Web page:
Some of you may be familiar with the Four Learning Stages of Competence—Unconscious Incompetence, Conscious Incompetence, Conscious Competence, and Unconscious Competence. Developed at Gordon Training International, it provides a great model for learning. In order to cultivate new habits or learn new skills, we usually follow this sequence. Given that our lives are a product of our choices, wouldn’t it be great if we could become unconsciously competent in making wise choices—at least the everyday little ones, which usually take less than a minute. I do have a strong opinion on the importance and the role of these “little” everyday choices on the quality of our life as shared in my previous article a couple of months ago titled “Making Choices: Big Ones vs. Everyday Little Choices,” which attempts to illuminate certain blind spots that we all have and their impact on the quality of our decisions.
As I was writing this, a friend of mine forwarded a NY Times article by Thomas Friedman titled, “It’s a 401(k) World,” where the punch phrase was ‘more now rests on you.‘ I couldn’t agree more. This makes the need for making better choices even more vital.
The most important skill for the future will therefore be sound judgment, even more so than some of the hard skills. The hard skills are constantly being handed off to machines or lower rate labor. I truly enjoyed the quote “Good judgment comes from experience, and experience comes from bad judgment,” when I first heard it in a movie about the legendary golfer Bobby Jones—Stroke of Genius. Upon further research, I have seen it attributed to three people—Will Rogers, Rita Mae Brown and the Sufi sage, Mulla Nasrudin. The only issue with the above quote I have is that the times have changed and the tolerance level for many people in both professional and personal settings has gone down and they expect good results with few or no mistakes. If the room for making mistakes and learning from them is reduced, then there needs to be another avenue to learn how to make wise choices.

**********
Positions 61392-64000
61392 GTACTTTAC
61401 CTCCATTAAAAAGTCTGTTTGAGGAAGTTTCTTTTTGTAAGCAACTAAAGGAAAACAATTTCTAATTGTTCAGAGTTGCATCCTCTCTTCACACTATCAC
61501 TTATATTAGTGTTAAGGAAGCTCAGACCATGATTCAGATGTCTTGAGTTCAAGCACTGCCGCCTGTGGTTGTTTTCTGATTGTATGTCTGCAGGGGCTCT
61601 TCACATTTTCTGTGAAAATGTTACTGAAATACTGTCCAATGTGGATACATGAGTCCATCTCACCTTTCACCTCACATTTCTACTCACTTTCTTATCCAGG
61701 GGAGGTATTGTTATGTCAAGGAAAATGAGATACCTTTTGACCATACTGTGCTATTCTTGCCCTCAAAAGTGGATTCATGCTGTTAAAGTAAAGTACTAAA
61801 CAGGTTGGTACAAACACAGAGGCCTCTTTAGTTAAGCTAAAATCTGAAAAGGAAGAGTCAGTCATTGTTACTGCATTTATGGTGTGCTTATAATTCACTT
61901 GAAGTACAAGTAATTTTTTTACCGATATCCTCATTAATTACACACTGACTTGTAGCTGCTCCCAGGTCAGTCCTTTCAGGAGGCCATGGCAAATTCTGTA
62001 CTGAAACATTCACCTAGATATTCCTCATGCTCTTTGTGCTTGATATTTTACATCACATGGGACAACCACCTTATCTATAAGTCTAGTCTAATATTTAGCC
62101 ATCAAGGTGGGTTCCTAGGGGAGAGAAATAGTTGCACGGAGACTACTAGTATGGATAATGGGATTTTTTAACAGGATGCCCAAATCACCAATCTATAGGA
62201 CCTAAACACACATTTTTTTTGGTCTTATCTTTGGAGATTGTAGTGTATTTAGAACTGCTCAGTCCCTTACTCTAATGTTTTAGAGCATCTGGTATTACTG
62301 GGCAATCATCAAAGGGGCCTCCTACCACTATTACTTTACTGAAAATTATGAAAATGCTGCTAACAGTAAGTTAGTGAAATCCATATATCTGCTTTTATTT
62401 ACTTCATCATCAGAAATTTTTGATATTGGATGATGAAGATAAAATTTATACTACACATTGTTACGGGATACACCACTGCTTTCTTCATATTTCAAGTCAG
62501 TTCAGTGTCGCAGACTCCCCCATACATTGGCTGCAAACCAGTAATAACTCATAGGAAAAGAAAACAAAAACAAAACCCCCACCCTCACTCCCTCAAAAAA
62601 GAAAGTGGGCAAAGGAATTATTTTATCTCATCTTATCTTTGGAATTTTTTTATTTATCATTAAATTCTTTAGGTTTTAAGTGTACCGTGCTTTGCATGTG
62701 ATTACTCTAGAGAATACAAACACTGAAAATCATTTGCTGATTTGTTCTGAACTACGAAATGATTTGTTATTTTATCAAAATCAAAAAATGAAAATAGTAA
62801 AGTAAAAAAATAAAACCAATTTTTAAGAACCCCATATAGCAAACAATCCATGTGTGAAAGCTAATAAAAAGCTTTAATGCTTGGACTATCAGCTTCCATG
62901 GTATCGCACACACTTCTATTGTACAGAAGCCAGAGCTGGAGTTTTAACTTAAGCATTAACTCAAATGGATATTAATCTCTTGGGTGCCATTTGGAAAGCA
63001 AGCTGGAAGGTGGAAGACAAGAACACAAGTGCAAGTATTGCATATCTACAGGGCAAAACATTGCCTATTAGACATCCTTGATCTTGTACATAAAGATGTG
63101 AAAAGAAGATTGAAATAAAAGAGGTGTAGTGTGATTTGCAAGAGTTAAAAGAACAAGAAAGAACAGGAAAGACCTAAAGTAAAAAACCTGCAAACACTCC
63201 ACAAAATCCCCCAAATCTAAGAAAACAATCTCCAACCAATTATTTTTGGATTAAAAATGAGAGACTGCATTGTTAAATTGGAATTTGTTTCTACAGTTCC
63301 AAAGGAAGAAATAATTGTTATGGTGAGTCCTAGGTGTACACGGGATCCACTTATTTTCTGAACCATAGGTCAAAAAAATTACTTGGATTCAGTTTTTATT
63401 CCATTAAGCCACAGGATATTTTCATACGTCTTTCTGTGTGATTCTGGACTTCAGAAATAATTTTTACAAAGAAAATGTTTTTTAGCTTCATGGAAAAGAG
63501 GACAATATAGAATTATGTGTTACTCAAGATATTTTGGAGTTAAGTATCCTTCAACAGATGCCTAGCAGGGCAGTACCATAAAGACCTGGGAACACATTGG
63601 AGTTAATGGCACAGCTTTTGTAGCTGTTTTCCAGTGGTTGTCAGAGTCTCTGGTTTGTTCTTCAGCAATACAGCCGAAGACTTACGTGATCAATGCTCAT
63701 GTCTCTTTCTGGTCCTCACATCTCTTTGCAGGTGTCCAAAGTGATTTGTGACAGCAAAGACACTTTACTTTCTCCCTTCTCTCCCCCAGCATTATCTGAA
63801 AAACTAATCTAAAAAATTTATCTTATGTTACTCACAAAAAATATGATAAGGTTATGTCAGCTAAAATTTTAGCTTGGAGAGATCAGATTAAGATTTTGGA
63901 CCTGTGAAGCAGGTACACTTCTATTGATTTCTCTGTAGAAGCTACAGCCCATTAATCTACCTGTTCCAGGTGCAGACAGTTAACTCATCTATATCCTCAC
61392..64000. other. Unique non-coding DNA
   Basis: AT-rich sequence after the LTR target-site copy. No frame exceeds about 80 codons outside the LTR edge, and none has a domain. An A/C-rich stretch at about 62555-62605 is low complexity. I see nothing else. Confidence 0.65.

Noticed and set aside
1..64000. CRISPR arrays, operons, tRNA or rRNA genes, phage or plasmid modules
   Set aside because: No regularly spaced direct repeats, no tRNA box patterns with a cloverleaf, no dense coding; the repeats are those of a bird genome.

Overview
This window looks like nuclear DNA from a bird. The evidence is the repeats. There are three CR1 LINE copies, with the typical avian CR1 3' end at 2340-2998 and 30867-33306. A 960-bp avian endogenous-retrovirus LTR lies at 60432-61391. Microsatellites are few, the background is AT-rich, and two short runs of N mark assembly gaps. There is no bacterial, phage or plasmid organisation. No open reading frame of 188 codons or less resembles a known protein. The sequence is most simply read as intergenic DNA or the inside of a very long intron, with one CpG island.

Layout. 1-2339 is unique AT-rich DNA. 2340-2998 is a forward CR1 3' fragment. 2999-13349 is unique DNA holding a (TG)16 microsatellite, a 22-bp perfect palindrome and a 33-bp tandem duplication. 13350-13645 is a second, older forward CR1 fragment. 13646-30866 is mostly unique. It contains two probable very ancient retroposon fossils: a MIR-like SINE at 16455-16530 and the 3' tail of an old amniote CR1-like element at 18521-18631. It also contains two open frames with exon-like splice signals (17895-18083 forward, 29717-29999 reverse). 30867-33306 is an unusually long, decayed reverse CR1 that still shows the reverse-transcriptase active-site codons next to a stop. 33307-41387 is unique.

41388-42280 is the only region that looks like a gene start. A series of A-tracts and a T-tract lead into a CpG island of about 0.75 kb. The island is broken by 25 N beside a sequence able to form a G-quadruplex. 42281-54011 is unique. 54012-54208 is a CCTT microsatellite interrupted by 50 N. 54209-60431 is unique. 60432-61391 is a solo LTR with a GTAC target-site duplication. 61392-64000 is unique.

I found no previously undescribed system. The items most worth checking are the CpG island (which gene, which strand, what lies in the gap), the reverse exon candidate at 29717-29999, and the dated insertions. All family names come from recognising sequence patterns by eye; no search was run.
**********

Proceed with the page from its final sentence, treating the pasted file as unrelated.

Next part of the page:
What can you do to learn the skill of making better choices? There are several books that cater to guiding people through big choices by walking them through rigorous and systematic models, but most people do not use or can engage in this style of choice-making when it comes to the everyday little choices, most of which require snap judgment. Many of you have heard the term analysis-paralysis. This occurs when the individual gets bogged down and gummed up for every decision, either because of their fear of failure, looking bad, or making a mountain of a mole hill.
In my opinion, the level of presence in an individual is becoming an even greater indicator of their ability to exercise good judgment when it comes to everyday choices. I recently coached an individual who was so consumed with the stressful events in her life that she was completely spent and really had no capacity to do much of anything. Here was a case of a perfectly bright and hard-working person, who did not seem to have any cycles to devote to making decisions. We sometimes give too much credit to smarts, attitude and drive; when really what is required is just presence. As the world moves faster and our lives get more complex, it is critical that we develop simple, memorable and easy to adopt awareness skills that can become second nature fairly quickly. This can enable and empower us to exercise better judgment in the moment.
Paradoxically, it is our ability to be keenly aware of the hidden drives that influence our everyday choice-making such as our fear, discomfort, greed, pleasure or even our ego that will help us become more unconsciously competent in improving our quality of life in this hyper-connected and fast-paced world.
Peace and be well,